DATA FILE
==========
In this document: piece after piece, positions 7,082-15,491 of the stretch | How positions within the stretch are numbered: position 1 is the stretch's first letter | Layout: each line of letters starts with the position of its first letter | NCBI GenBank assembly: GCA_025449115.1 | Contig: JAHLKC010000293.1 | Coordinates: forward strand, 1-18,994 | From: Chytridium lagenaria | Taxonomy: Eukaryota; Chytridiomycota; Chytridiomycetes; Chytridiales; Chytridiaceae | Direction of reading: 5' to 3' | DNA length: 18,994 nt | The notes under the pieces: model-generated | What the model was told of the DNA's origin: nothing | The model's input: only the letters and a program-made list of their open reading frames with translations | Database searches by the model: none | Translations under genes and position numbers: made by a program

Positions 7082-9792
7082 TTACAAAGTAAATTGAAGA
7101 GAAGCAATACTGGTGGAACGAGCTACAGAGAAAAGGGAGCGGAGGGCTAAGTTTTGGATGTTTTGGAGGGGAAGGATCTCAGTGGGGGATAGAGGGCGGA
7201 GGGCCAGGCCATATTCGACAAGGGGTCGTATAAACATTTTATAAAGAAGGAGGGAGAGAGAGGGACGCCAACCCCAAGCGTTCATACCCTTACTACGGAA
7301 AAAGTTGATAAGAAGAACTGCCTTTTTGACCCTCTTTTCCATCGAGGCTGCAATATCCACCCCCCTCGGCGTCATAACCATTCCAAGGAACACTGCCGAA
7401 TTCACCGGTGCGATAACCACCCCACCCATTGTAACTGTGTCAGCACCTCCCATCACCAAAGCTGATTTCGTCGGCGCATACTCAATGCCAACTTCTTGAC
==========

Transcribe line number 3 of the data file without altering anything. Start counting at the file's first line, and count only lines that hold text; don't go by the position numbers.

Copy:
7082 TTACAAAGTAAATTGAAGA